I am really excited about this one, so fair warning.
On November 22nd, The Other Guy’s Bride, the long, long, long(!) awaited sequel to As You Desire will finally hit your Kindle, with the print version following one month later. I’ve read the book and it’s fair to say that’s one of the reasons I’m so excited. I’ll have more to say later, but this new book is a worthy successor to a book so fondly remembered by so very many of us.
You know, there was so much controversy over how this book is being published and now we’re down to what really matters.
We’ll be back in a few weeks with a giveaway, but, in the meantime, Connie offered us an exclusive excerpt from the book to whet your appetite. So, read it, enjoy – and leave a question or your reaction for Connie in the comments.
– Sandy AAR
Ginesse struggled out from the depths of an uncomfortable dream featuring a tall, disreputable looking outlaw and blinked, her eyes adjusting to the darkened hotel room. She shook her head. She must still be dreaming because there was no other explanation for why James Owens would be sitting on the side of her hotel bed.
“What are you doing here?” she mumbled, looking around. Her window stood wide open to the terrace.
“We have to go. Now.”
“What are you doing here?” she repeated. She gathered the bedsheets high under her chin, scrambling back on her heels until she banged into the bed’s elaborately carved headboard. She could barely make him out. Just enough to see that he’d changed his shirt for a zaboot, the native tunic of the lower classes. It was not much of an improvement.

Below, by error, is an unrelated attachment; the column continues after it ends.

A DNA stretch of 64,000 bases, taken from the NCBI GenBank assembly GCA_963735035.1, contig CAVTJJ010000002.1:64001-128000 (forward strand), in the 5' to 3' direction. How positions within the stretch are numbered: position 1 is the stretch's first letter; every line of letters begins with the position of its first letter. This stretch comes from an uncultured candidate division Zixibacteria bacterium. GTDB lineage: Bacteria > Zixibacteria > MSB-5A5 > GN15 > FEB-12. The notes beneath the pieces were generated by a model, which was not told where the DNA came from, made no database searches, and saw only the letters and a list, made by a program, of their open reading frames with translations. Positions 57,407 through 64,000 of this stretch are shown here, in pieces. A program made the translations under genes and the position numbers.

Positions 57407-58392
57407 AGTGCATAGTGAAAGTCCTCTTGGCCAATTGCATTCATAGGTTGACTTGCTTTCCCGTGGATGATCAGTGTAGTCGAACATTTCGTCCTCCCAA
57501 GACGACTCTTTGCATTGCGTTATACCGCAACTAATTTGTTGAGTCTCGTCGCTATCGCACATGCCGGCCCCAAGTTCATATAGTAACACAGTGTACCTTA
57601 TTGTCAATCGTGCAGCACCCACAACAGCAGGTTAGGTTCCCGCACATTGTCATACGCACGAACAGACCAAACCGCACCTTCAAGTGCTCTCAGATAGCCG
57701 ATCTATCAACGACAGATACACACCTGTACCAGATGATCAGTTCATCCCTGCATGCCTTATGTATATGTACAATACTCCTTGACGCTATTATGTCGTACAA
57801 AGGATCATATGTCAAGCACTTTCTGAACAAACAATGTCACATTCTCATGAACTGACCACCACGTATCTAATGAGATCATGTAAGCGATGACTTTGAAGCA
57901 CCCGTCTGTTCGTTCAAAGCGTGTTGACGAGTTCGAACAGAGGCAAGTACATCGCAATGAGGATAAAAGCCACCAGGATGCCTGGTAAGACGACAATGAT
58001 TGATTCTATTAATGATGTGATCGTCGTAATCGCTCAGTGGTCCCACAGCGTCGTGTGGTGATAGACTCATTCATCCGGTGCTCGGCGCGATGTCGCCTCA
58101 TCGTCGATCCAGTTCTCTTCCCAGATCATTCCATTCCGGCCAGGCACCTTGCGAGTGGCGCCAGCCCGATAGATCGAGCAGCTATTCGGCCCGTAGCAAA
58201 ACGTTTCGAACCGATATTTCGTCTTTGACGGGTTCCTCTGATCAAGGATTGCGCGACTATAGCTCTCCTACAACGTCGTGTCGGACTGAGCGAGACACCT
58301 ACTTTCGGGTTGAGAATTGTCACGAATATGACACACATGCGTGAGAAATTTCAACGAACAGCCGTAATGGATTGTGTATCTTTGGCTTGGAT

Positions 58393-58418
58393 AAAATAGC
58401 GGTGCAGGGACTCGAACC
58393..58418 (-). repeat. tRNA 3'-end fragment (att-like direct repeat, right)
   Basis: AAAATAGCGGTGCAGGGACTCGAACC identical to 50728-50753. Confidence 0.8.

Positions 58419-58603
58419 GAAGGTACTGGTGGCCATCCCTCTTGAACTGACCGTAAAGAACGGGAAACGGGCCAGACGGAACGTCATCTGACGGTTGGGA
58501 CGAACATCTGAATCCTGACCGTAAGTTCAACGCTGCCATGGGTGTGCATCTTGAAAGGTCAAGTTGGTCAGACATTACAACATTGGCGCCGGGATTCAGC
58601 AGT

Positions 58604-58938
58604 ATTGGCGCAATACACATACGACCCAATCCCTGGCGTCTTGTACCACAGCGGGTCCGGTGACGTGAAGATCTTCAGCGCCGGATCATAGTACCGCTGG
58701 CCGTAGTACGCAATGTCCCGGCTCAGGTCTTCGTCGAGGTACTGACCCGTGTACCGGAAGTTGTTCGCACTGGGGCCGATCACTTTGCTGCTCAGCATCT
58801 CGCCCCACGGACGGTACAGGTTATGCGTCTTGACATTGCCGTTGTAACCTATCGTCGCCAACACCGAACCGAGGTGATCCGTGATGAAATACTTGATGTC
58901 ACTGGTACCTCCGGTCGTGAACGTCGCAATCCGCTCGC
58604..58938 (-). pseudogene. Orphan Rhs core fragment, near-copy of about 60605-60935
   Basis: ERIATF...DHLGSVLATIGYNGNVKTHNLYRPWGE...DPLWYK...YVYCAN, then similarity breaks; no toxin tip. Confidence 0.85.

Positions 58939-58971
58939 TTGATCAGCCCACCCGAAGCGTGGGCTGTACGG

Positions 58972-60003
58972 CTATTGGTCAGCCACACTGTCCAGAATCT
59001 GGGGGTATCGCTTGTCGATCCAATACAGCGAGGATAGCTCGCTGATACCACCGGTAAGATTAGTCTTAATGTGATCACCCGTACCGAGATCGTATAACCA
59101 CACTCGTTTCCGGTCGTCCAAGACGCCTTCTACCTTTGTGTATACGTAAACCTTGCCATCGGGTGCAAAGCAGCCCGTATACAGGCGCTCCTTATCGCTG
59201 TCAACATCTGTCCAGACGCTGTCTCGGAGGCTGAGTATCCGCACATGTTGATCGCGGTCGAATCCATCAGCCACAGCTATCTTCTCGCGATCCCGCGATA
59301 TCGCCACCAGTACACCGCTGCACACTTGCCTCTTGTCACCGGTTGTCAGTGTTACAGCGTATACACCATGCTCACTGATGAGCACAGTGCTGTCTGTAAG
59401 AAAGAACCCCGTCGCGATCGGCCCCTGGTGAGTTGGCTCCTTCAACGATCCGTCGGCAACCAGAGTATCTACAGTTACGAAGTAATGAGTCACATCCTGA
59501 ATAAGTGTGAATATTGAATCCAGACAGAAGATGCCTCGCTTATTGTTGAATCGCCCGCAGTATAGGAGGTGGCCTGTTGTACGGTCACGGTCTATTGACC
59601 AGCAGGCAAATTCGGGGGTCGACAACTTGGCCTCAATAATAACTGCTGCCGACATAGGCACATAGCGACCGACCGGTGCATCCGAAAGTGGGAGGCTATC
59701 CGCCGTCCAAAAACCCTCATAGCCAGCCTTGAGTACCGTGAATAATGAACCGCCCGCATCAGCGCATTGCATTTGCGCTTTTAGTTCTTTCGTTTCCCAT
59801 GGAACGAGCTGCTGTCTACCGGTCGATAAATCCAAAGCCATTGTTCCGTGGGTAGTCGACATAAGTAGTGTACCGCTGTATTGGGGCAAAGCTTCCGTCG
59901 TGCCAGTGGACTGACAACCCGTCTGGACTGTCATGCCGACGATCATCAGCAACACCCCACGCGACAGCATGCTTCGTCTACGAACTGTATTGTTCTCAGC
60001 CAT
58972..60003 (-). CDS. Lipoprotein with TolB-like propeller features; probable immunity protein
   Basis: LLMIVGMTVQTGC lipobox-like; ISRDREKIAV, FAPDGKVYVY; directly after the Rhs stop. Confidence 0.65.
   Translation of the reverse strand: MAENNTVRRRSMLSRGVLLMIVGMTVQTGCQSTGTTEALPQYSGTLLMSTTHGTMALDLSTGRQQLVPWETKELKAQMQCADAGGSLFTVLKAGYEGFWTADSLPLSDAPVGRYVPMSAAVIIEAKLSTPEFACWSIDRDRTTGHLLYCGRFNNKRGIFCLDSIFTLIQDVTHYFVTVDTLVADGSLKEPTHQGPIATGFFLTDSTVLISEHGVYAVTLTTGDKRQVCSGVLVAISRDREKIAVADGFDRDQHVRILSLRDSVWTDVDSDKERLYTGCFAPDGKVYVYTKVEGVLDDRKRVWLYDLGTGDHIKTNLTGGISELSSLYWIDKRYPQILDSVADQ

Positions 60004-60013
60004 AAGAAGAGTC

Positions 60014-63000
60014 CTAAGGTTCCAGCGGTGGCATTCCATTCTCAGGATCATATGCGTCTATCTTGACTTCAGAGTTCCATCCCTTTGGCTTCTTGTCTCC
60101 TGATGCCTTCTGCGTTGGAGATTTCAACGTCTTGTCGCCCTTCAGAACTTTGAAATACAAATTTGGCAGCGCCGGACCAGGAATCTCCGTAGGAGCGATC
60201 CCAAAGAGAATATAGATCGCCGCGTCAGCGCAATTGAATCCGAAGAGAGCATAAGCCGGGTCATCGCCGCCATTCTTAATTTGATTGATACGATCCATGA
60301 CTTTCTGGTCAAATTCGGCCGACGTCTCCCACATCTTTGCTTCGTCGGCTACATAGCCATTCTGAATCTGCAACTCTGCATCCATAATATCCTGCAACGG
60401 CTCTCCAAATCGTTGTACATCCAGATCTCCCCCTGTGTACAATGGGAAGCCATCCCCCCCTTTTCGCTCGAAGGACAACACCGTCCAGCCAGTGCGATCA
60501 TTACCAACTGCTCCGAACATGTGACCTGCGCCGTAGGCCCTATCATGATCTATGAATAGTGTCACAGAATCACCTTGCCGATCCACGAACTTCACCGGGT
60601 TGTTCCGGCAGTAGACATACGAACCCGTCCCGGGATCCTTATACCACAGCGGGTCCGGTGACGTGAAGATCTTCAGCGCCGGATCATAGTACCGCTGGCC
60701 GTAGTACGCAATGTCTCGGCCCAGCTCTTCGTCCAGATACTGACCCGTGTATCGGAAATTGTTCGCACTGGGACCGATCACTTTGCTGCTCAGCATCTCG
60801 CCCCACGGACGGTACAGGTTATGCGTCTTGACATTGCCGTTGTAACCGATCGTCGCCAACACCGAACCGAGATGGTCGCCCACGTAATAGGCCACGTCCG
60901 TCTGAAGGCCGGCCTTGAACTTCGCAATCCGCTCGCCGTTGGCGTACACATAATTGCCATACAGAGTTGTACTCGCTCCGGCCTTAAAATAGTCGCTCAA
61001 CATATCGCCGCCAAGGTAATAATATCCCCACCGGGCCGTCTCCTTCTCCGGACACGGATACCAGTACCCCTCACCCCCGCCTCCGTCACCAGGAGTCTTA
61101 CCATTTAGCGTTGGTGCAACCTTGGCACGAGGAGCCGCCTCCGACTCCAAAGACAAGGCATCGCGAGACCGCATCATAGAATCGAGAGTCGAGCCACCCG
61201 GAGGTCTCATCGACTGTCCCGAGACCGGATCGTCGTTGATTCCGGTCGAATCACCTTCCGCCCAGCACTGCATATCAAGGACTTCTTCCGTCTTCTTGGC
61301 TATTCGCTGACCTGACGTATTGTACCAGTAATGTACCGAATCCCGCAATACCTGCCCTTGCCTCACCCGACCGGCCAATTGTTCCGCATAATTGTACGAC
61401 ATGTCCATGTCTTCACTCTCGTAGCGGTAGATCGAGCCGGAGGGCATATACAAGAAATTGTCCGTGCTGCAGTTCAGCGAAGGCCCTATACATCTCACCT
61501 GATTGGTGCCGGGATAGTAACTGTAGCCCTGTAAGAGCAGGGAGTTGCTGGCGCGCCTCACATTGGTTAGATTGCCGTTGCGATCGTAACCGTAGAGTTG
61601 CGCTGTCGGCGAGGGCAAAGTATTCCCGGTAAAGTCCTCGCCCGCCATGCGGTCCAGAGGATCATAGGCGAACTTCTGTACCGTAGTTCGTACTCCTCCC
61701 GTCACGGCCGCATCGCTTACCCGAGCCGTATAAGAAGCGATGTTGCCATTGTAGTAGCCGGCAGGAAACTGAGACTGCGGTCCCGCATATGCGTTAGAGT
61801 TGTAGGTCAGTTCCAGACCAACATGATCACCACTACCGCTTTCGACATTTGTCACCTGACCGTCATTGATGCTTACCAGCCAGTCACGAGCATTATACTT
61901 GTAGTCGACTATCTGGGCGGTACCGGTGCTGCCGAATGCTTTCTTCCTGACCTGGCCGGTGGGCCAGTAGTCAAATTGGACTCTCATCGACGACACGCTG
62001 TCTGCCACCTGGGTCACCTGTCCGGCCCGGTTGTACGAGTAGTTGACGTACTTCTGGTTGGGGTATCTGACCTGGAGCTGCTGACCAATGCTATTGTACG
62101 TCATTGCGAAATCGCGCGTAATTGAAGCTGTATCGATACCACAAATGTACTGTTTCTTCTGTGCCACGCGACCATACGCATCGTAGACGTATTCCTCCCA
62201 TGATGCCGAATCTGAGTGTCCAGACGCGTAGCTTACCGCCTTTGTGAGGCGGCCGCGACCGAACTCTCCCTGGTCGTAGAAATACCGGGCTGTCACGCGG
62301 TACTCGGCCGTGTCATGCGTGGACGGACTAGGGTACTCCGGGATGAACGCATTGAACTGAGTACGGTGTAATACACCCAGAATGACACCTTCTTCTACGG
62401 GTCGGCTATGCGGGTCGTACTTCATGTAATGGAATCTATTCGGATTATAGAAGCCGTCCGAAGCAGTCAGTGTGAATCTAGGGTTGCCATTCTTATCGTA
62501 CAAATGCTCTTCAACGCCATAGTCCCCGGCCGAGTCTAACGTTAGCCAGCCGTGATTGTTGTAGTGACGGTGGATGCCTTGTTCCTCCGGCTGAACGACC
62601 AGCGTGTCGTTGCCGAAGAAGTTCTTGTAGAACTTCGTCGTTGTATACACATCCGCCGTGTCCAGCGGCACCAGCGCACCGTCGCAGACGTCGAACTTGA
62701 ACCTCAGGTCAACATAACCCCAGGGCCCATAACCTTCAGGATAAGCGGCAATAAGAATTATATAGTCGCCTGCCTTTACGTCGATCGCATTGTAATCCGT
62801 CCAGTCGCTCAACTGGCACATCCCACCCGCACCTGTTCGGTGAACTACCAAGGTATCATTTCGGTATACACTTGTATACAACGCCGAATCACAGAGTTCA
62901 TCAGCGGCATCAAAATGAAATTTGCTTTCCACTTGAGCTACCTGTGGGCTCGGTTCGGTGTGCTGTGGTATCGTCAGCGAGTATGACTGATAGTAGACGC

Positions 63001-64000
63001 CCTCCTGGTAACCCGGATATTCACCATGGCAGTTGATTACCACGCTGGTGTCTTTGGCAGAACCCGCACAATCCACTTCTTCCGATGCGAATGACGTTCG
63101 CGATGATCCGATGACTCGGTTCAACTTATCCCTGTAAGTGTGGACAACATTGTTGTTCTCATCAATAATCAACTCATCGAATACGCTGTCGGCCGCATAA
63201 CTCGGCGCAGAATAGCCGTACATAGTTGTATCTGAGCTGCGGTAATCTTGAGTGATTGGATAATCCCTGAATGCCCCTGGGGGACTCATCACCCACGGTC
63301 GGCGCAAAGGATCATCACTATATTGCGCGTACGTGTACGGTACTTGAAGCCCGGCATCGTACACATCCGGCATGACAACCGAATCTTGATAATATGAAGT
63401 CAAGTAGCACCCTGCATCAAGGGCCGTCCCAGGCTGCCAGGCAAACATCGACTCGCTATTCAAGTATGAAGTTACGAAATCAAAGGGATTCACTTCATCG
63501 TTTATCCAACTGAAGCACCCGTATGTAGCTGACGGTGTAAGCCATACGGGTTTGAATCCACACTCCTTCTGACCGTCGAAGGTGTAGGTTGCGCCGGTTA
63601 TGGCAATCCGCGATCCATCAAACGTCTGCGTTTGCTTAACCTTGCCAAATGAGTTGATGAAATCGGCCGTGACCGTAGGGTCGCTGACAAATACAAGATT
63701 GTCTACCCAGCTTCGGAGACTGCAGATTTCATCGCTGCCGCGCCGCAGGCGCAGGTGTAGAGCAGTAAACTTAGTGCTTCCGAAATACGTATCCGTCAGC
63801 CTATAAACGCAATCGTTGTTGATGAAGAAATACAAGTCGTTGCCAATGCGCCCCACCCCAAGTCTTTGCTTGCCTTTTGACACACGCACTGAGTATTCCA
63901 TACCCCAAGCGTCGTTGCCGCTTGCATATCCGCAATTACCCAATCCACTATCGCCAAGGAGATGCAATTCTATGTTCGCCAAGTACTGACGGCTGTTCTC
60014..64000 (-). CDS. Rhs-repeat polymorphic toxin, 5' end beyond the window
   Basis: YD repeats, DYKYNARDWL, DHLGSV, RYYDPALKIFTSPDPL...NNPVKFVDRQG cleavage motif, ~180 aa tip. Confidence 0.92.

The garment stank of tobacco. And liquor, too. She sniffed. Yes, he definitely smelled of liquor. She peered at him over the linen’s laced edge. She’d read that some men became capable of terrible things while under the influence of liquor.
“What are you doing here?” Her voice rose an octave.
“I’m taking you to your fiancé.”
His tone was definitely not lecherous. She relaxed slightly. “To my fiancé?”
“Yes,” he said. “We have to go. Now.”
“I’m not going anywhere with you,” she said. “Please remove yourself from my room at once, Mr. Owens.”
“Miss Whimpelhall, I’m not asking—”
“Good. Because I’m not going.” Good heavens. Did he really think she would go tromping off with him in the dead of night? She hoped she was made of sterner stuff than that.
“Listen, miss.” He set one large fist beside her thigh and leaned forward. The white zaboot fell open nearly to his waist revealing a chest heavy with muscle, hard and contoured, the dark hair covering it glinting in the chance light. Quickly, she looked away, heat flooding her face. This was ridiculous. She’d read some extremely provocative Egyptian love poems without a blush. Dry words about dead lovers, an inner voice mocked. Nothing at all like this. He was real, so close that if she lifted her hand she could touch that wide, sculpted chest—
“No,” she said. “I will not listen. Now, must I ring for an attendant or will you leave?”
“You’re not calling anyone. Not until you listen,” he said. He shifted, bringing his face into the light.
She forgot her apprehension and embarrassment. “Good heavens! What happened to you?”